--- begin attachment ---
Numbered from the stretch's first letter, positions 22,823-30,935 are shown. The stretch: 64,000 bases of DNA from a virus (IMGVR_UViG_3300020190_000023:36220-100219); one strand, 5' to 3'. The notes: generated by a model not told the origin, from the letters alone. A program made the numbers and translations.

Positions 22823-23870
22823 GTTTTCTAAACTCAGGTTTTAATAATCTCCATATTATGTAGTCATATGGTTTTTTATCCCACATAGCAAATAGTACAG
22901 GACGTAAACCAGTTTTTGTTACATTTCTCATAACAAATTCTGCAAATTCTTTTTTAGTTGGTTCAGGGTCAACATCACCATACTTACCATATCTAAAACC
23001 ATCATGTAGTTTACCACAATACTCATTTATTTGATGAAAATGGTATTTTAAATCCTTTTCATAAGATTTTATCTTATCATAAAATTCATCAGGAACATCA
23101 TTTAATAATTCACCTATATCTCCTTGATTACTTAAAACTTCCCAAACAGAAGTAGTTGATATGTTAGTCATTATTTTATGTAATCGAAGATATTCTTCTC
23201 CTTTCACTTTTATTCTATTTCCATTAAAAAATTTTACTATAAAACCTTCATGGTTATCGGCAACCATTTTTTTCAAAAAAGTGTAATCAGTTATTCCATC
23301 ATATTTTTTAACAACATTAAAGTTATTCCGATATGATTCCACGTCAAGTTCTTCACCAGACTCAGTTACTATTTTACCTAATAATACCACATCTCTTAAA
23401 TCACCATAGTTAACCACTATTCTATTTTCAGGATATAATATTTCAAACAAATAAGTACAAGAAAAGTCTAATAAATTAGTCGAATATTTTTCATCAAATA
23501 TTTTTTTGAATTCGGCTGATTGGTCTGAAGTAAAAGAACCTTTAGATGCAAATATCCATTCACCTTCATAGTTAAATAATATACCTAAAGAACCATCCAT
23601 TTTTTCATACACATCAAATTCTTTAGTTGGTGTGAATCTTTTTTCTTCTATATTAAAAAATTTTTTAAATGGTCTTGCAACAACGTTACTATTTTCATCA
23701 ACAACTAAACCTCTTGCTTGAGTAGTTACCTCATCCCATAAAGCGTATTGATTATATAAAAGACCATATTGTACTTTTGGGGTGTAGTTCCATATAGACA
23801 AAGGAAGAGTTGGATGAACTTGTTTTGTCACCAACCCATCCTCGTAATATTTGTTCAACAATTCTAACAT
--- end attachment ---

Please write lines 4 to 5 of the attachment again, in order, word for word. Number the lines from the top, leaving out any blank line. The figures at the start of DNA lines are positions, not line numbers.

22901 GACGTAAACCAGTTTTTGTTACATTTCTCATAACAAATTCTGCAAATTCTTTTTTAGTTGGTTCAGGGTCAACATCACCATACTTACCATATCTAAAACC
23001 ATCATGTAGTTTACCACAATACTCATTTATTTGATGAAAATGGTATTTTAAATCCTTTTCATAAGATTTTATCTTATCATAAAATTCATCAGGAACATCA